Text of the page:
What is the power of music?
A tension that arises for me in my research topic is about the perceived (and/or assumed) ‘power of music’. There is a considerable amount of writing from respected academics that proposes a power inherent within music that makes it particularly effective in conflicted and post-conflict settings. There is far less writing that examines this notion critically, or offers up grounded evidence to support these claims. It is stated or assumed, rather than being tested.
This puts the critical thinker in me on alert. Some statements come across as very woolly, romantic notions of music’s mysterious powers that separate it from its context and all the other variables that may be at play. Eg. Music creates peace and harmony, music works miracles and stops violence, the singing of Silent Night in WWI trenches brought about a ceasefire, playing music together turns enemies into friends, and so on. When these stories are recounted, I find myself thinking, “But what about the influence of..? What about all the events that had gone on before the [music event]?…”. Music doesn’t exist in isolation.
Some of the writing in music therapy research I’ve read also tends towards this – one statement I read recently declares that music “bypasses the head and goes straight to the heart”. I know that this isn’t true for me (my head is very involved in all of my musical experiences)… but anyway, what does it mean? That it circumvents our thinking and logic and goes straight to emotion? Is that desirable? (think of propaganda…) Is it what really happens? Always? If not always, when?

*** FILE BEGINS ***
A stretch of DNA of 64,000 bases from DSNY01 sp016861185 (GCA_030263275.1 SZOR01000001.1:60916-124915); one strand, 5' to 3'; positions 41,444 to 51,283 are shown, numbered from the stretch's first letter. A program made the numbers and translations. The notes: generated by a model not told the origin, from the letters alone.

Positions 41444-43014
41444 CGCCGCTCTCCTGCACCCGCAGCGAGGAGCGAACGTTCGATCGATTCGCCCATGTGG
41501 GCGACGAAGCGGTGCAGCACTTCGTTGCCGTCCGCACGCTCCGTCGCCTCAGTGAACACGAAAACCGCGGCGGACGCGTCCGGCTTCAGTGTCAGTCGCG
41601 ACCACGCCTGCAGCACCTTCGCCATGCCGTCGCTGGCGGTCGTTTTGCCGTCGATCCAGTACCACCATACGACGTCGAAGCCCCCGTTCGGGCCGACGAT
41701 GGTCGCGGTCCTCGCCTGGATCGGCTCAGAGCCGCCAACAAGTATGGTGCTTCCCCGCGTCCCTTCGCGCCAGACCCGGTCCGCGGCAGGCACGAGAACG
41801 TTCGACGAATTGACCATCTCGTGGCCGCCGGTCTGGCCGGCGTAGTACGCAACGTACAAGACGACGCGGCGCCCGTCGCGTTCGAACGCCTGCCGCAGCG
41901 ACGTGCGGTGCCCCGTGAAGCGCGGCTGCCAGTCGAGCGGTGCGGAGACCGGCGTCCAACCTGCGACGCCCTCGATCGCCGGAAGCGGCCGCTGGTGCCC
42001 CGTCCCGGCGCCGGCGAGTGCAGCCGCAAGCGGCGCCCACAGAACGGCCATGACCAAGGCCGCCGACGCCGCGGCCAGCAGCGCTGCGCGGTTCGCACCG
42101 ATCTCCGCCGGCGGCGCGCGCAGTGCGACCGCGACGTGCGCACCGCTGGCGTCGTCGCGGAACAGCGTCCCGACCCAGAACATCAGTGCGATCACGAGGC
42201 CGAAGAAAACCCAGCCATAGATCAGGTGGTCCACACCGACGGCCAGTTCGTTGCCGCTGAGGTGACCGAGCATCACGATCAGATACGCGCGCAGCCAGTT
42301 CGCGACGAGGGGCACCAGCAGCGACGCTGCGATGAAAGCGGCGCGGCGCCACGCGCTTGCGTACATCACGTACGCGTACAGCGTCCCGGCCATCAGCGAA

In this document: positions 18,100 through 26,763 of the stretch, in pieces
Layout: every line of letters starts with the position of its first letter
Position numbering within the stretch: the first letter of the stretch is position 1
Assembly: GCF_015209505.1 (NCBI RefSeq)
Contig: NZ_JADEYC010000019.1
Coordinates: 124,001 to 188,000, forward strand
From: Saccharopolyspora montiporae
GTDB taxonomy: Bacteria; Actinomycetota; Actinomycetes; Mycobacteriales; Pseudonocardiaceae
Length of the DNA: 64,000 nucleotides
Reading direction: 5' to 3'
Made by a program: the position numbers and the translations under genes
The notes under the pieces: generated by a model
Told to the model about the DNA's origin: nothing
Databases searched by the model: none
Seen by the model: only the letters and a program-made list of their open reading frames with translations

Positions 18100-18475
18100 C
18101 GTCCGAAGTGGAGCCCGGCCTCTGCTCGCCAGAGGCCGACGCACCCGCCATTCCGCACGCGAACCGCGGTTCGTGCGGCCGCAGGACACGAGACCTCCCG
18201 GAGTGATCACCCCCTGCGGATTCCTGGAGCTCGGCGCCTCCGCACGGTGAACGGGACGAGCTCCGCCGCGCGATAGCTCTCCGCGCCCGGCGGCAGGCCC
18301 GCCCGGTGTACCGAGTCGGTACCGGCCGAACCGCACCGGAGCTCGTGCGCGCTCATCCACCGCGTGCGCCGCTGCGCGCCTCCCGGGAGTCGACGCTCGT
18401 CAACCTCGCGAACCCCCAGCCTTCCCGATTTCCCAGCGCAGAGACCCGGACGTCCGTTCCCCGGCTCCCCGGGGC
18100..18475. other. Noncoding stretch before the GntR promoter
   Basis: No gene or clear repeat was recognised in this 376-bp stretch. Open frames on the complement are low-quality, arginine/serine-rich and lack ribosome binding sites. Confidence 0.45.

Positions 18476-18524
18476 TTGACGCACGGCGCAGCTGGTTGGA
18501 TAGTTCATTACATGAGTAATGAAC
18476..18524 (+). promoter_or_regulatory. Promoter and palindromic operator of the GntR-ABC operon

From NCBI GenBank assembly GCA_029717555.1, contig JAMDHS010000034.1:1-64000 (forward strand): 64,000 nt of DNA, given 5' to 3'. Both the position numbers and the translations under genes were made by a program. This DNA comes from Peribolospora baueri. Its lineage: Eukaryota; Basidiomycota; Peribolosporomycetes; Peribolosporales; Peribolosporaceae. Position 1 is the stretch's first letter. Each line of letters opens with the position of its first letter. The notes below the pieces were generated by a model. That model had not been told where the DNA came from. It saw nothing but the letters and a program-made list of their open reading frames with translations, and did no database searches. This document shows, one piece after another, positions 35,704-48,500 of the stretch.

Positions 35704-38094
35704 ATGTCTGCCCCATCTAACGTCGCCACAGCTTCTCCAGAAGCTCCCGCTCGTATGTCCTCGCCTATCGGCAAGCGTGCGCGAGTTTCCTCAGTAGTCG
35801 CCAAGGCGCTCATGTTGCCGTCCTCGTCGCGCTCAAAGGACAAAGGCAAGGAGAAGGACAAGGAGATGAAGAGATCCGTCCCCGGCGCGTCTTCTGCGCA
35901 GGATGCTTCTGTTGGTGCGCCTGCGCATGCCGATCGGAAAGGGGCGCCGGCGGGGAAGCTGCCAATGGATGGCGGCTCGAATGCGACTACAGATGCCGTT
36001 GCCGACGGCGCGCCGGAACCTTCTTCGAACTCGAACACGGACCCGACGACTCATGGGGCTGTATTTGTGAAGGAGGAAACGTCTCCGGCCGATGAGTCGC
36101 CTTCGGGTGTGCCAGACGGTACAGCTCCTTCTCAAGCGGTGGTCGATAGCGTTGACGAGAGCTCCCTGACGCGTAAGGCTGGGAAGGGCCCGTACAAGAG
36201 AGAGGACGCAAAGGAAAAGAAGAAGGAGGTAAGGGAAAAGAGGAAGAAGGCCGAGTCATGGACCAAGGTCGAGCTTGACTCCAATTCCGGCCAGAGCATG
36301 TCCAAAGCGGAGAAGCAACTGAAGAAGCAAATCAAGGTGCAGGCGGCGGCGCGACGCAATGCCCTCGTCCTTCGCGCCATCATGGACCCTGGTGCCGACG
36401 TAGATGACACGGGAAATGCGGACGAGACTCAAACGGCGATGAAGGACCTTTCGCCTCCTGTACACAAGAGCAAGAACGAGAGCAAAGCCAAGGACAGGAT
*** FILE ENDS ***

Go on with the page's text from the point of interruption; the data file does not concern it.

Does being a musician make one less well-placed to examine the question of music’s power (or lack thereof)? Does the intensity and longevity of our engagement with the musical arts blind us to the other variables so that we cannot examine all the variables and influences of an event in a dispassionate way? (Reading some of the intense debates on Geoff Barker’s Sistema blog pages – be sure to scroll to ‘comments’ at the end of any of his posts – suggests that sometimes, musicians can be such true believers that any perceived criticism or critique that questions the accepted wisdom of the tribe is received as ill-informed and shocking injury. Either that, or Geoff is really overstepping the mark with his questions, observations and critique).